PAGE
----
If you’re looking at attending a college next semester or year, take a look at the activities students participate in around the holidays, and you’ll get a good idea of how students support their own or help others in need in the community.

And if you are a current student, tell us what your school community is doing to give back this holiday season.

-Lori Johnston

Top 15 Careers That Need Coffee

coffee careers

All the cups of coffee you’re consuming as a college student may not stop, depending on your profession.

CareerBuilder and Dunkin’ Donuts have brewed up a list of the top 15 professions that need coffee to get through the day.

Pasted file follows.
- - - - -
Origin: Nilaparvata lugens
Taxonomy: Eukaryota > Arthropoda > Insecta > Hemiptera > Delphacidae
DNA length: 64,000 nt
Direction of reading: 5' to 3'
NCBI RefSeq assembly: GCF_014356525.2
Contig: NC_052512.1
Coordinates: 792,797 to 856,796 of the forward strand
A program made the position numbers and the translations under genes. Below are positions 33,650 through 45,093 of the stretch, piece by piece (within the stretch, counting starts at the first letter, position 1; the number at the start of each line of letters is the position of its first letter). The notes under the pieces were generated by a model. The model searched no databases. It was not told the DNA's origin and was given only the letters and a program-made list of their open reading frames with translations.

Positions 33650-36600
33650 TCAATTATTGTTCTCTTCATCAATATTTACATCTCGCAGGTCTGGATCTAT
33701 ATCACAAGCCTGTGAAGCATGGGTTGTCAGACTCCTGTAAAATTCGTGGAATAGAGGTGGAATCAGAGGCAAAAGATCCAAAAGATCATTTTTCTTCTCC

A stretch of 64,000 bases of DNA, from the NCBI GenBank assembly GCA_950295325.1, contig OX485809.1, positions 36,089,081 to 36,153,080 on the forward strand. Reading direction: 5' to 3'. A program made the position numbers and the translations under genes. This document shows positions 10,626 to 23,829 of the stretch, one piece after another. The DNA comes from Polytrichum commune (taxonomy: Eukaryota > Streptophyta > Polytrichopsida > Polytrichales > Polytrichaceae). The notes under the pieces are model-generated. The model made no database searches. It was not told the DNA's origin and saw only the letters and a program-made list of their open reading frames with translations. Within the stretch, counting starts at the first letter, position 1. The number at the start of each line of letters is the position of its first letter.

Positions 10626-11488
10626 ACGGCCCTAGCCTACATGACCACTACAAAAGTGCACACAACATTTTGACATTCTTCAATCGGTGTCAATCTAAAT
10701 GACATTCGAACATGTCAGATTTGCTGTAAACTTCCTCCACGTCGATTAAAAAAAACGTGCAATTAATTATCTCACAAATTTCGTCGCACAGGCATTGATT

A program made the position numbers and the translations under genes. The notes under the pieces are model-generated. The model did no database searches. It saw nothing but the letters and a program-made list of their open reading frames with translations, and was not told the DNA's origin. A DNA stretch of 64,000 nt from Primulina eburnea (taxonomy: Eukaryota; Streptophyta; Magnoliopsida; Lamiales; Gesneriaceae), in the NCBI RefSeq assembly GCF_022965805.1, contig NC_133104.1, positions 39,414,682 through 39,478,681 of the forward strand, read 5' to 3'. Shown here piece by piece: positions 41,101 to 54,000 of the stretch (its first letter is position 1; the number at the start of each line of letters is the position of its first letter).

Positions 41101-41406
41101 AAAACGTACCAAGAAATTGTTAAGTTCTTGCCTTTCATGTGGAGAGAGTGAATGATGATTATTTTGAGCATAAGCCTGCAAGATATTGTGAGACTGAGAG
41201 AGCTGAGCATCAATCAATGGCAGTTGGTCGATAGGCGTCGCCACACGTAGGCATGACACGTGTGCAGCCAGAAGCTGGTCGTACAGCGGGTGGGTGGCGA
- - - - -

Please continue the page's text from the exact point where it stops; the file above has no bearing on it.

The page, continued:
Lots of lattes, mochas, espressos, cappuccinos and plain ol’ cups of coffee are consumed by folks in these fields, who no doubt battle coffee breath daily, too.

Whether you’re starting off in a career from the ground (get it?) up, or going to college to get an advanced education in a field where you are employed, coffee breaks may be part of your regular routine.

Here’s a look at professionals who need a java jolt to get through the daily grind.

1. Scientist/Lab Technician

2. Marketing/Public Relations Professional

3. Education Administrator

4. Editor/Writer

5. Healthcare Administrator

6. Physician

7. Food Preparer

8. Professor

9. Social Worker

10. Financial Professional

11. Personal Caretaker

12. Human Resources Benefits Coordinator

13. Nurse

14. Government Professional

15. Skilled Tradesperson (plumber, carpenter, etc)

If you’re already working in these fields or taking classes in one of these job sectors, are you finding you’re heading to the coffee shop or plugging in your coffee machine more frequently?

-Lori Johnston

10 Years After 9/11, A New World of Possibilities